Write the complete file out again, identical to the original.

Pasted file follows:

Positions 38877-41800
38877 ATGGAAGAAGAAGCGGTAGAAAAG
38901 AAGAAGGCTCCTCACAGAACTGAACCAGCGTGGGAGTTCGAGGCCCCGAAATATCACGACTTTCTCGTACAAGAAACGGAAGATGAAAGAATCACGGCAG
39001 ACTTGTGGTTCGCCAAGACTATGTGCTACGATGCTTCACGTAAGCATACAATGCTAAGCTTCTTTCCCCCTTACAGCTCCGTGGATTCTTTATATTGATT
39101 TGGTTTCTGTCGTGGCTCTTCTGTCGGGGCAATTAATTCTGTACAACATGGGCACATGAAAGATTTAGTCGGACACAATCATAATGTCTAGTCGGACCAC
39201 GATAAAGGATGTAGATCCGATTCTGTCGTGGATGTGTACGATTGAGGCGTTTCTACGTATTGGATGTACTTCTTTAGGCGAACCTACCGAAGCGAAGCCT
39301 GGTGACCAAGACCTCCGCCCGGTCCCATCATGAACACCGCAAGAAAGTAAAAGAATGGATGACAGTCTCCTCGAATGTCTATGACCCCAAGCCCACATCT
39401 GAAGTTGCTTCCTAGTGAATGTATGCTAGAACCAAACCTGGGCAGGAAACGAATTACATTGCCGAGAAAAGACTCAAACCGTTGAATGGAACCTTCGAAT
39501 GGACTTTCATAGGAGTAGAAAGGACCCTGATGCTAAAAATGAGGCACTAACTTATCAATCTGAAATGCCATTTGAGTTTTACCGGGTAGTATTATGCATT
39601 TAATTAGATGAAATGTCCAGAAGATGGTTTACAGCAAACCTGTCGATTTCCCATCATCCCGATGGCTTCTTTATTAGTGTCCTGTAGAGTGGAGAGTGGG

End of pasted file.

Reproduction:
Positions 38877-41800
38877 ATGGAAGAAGAAGCGGTAGAAAAG
38901 AAGAAGGCTCCTCACAGAACTGAACCAGCGTGGGAGTTCGAGGCCCCGAAATATCACGACTTTCTCGTACAAGAAACGGAAGATGAAAGAATCACGGCAG
39001 ACTTGTGGTTCGCCAAGACTATGTGCTACGATGCTTCACGTAAGCATACAATGCTAAGCTTCTTTCCCCCTTACAGCTCCGTGGATTCTTTATATTGATT
39101 TGGTTTCTGTCGTGGCTCTTCTGTCGGGGCAATTAATTCTGTACAACATGGGCACATGAAAGATTTAGTCGGACACAATCATAATGTCTAGTCGGACCAC
39201 GATAAAGGATGTAGATCCGATTCTGTCGTGGATGTGTACGATTGAGGCGTTTCTACGTATTGGATGTACTTCTTTAGGCGAACCTACCGAAGCGAAGCCT
39301 GGTGACCAAGACCTCCGCCCGGTCCCATCATGAACACCGCAAGAAAGTAAAAGAATGGATGACAGTCTCCTCGAATGTCTATGACCCCAAGCCCACATCT
39401 GAAGTTGCTTCCTAGTGAATGTATGCTAGAACCAAACCTGGGCAGGAAACGAATTACATTGCCGAGAAAAGACTCAAACCGTTGAATGGAACCTTCGAAT
39501 GGACTTTCATAGGAGTAGAAAGGACCCTGATGCTAAAAATGAGGCACTAACTTATCAATCTGAAATGCCATTTGAGTTTTACCGGGTAGTATTATGCATT
39601 TAATTAGATGAAATGTCCAGAAGATGGTTTACAGCAAACCTGTCGATTTCCCATCATCCCGATGGCTTCTTTATTAGTGTCCTGTAGAGTGGAGAGTGGG